Iraqi Kurdish peshmerga forces repelled a multi-pronged offensive by the Islamic State group in the northern province of Nineveh on Wednesday, officials said.
One of the targeted areas included a base housing Turkish soldiers that has been at the heart of a bitter dispute between Baghdad and Ankara.
Peshmerga forces repelled coordinated attacks by IS in Nawaran, Bashiqa, Tal Aswad, Khazr and Zardik, the Kurdistan Regional Security Council (KRSC) said.
“This was an attempt by (IS) to breach peshmerga defensive lines following significant losses in recent months,” it said.
“A number of fronts, including Bashiqa and Nawaran and Khazr north and east of Mosul, were attacked by (IS) terrorists this evening,” Jabbar Yawar, the secretary general of the ministry responsible for the peshmerga forces, told AFP.
The jihadists “used car bombs and mortars and rockets and after that launched attacks on peshmerga sites on all of these fronts”, Yawar said.
The KRSC, which is headed by de facto regional president Massud Barzani’s son Masrour, claimed that more than 70 IS members were killed in the attacks.
That claim could not be independently verified, and the statement provided no indication of possible peshmerga casualties.
Ankara announced earlier that four of its troops at the base were wounded in Wednesday shelling by IS.
Turkey, a close ally of Barzani, deployed troops earlier this month to a base in the Bashiqa area where it trains volunteers preparing to confront IS in the city of Mosul.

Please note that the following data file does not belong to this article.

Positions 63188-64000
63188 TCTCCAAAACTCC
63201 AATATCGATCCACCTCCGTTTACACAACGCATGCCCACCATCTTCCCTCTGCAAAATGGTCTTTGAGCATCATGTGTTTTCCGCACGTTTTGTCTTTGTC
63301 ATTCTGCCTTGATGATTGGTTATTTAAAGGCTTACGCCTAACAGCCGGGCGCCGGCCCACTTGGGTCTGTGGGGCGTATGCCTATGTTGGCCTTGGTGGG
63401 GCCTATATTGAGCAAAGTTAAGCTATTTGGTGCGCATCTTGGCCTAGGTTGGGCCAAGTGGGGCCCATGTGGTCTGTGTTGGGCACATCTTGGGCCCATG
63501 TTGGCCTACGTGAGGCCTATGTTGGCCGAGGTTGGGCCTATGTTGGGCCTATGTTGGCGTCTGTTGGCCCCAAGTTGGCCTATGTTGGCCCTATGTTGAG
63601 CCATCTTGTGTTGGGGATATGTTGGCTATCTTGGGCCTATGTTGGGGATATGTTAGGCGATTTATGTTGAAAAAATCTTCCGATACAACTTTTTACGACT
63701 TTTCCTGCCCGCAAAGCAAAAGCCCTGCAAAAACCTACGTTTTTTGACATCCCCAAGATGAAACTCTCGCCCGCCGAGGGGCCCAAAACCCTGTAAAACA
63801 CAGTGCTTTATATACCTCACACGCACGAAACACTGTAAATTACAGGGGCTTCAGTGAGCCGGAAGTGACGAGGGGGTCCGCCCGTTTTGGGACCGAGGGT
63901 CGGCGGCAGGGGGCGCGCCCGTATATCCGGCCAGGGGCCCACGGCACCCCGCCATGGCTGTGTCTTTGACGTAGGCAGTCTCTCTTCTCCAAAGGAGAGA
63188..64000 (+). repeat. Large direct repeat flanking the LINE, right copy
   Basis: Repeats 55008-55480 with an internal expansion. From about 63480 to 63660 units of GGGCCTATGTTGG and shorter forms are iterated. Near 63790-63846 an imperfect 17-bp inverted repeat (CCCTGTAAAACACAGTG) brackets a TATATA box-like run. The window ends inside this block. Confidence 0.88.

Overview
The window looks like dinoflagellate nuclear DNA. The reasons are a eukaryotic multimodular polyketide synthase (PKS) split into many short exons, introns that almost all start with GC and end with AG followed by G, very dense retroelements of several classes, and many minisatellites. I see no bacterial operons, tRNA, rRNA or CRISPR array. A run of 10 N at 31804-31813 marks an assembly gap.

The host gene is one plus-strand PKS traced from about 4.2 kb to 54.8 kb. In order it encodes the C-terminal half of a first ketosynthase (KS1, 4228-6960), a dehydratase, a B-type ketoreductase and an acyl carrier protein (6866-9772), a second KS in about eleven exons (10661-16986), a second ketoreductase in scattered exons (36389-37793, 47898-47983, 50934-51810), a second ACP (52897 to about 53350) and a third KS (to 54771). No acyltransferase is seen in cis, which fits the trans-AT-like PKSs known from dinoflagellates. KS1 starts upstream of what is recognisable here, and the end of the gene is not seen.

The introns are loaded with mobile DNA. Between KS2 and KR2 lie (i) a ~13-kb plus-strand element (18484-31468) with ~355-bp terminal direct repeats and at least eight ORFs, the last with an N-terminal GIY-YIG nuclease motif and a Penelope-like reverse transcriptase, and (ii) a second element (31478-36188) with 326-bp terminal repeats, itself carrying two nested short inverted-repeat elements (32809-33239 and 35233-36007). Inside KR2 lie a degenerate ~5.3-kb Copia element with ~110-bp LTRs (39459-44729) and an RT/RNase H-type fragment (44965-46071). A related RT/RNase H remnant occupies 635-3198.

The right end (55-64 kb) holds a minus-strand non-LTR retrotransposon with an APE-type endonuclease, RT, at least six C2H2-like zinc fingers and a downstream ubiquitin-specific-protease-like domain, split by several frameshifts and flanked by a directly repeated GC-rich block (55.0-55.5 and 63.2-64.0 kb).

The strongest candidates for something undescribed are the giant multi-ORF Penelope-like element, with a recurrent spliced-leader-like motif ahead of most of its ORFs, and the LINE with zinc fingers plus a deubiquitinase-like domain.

Ankara insists the deployment was a routine rotation, but Baghdad said it was unauthorised and a violation of its sovereignty.
The area has been under peshmerga control for some time but lies outside the official borders of the autonomous Kurdish region, inside Nineveh province of which Mosul is the capital.
Turkey said this week it had withdrawn an unspecified contingent from the base, but the Iraqi government responded by demanding a complete pullout.
Turkey is widely perceived in Iraq’s Shiite majority as complicit with IS, and Shiite militias have advocated using force against Turkish troops should the diplomatic track fail.
One of the most powerful among them, Ketaeb Hezbollah, said on its TV channel Etejah that it was responsible for shelling the Turkish base near Bashiqa Wednesday.
The claim did not specify how the group might have achieved such range, given that the northernmost front in which federal and allied militias are deployed is more than 100 kilometres (60 miles) to the south.